Russia’s drawbacks still include legal regulation of business, public order and institutional environment conditions. Source: Reuters
Russia has improved its competitiveness standings among the world’s major economies through better macroeconomic indicators, including state finances and employment, an International Institute for Management Development (IMD) study has said.
Russia’s ratings for such parameters as the quality of institutions and business regulation did not yet show any improvement, however.
International experts do not see any improvement in Russia’s manufacturing efficiency either, as respondents were not satisfied with the state of governance and the general work culture in the country.
Russia significantly improved its competitiveness profile this year, taking 42nd place among a total of 60 (up from 48th last year), positioning between Latvia and Peru and overtaking Italy, Spain, and Brazil for the first time, according to a joint report by the IMD World Competitiveness Center and the Moscow School of Business.
The rankings are based on four categories, including economic performance, government efficiency, business efficiency, and infrastructure. Countries are ranked in consideration of their growth potential (in contrast to the World Bank’s Doing Business rankings).
The United States has regained the number one spot, Hong Kong ranks second and Sweden third, followed by Singapore, Norway, and Canada.
The UAE rose from 16th to eighth place. Among emerging economies, experts singled out Malaysia (15th in the overall ranking), China (21st, up two notches), and Thailand (27th); Chile, Mexico, and Turkey obtained traditionally high marks too.
According to the IMD, economic performance was best in the US, Qatar and China, while fast-growing economies outperformed developed ones in the rankings for good reason. Russia posted its biggest gain in the category, up 11 spots to 34th place.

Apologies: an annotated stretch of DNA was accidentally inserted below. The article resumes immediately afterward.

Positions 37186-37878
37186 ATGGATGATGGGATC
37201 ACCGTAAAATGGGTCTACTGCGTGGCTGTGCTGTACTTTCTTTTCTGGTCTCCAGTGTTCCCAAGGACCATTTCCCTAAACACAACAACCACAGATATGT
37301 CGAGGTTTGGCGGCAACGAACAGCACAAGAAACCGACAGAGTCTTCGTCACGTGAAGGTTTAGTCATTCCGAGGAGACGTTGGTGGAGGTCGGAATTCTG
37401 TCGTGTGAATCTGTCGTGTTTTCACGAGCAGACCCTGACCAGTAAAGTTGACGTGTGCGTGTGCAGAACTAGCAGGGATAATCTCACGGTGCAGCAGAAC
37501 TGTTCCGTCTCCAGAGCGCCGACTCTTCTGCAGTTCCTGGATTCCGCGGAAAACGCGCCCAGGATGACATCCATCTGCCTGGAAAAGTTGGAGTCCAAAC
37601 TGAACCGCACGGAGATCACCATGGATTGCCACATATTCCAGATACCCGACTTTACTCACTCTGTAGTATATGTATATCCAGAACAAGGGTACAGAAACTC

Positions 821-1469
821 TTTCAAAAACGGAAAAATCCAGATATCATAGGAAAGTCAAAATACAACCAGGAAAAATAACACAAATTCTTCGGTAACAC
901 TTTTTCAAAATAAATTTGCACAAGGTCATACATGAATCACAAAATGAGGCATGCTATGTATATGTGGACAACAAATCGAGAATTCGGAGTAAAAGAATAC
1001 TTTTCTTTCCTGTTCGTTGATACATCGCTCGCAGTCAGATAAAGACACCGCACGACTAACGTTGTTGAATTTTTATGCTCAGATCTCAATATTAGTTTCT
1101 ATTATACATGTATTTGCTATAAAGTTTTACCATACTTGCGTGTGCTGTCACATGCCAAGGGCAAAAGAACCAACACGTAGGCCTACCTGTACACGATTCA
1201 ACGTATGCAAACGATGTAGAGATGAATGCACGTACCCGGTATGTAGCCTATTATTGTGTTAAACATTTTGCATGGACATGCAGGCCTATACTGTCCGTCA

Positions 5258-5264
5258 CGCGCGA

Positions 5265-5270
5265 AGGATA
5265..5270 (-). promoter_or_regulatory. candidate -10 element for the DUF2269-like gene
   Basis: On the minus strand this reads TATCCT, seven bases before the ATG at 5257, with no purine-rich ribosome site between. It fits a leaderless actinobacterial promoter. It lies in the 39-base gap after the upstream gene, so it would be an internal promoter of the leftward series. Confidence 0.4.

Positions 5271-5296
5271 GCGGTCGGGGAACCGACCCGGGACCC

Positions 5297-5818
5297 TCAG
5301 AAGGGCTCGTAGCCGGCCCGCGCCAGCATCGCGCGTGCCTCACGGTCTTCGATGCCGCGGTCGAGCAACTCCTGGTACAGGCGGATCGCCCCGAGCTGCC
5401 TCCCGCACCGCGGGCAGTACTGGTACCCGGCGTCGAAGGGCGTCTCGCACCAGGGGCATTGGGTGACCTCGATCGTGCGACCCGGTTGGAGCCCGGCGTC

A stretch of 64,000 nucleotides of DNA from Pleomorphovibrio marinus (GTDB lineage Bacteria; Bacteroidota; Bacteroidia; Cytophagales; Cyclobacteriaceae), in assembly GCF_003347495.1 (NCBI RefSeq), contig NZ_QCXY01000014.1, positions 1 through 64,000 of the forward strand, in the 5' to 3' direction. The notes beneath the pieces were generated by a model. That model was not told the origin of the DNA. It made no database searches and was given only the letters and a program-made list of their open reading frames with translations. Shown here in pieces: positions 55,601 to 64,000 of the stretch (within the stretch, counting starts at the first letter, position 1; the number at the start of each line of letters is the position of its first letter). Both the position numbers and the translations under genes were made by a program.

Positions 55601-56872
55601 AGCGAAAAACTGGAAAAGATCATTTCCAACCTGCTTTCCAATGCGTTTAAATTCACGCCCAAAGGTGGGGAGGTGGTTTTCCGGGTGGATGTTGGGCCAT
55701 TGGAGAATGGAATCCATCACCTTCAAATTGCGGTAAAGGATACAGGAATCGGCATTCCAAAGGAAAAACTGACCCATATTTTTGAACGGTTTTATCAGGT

The key reasons for improvement include a record increase in employment, lower inflation, an improved state budget structure and exchange rate stability. The US led the infrastructure category as well.
Malaysia and China are now at 25th and 26th spots, respectively, while Russia is 39th (down one notch). Russia’s rating was negatively affected by the state of its healthcare, data security and the low innovation potential of the existing infrastructure, while low electricity prices for manufacturers played a positive role.
Yet, in terms of business efficiency, Russia trails far behind both Brazil and Kazakhstan, remaining in 53rd place this year. Besides low productivity (also in 53rd place), the IMD pointed out such drawbacks as the quality of governance and corporate culture (57th and 52nd places, respectively).
Improvements were only noted in terms of easier access to financing but hiring qualified personnel has become harder during the year, the report said.
On government efficiency, Russia remained among the ranking’s laggards (43rd spot), together with China and Brazil (41st and 58th, respectively). The UAE, Hong Kong, and Singapore led this category.
Malaysia and Chile ranked 15th and 16th, overtaking Germany, the UK, and the US (25th, followed by Indonesia in 26th place). According to the researchers, Russia’s drawbacks still include legal regulation of business, public order, and institutional environment conditions (no improvements were noted here during the year).
IMD experts pointed out the strong dependence of GDP on oil prices and the extreme burden imposed by a resource-dependent state budget with the approaching Sochi Olympics and the FIFA 2018 World Cup as the key risks.
First published in Russian in Kommersant.
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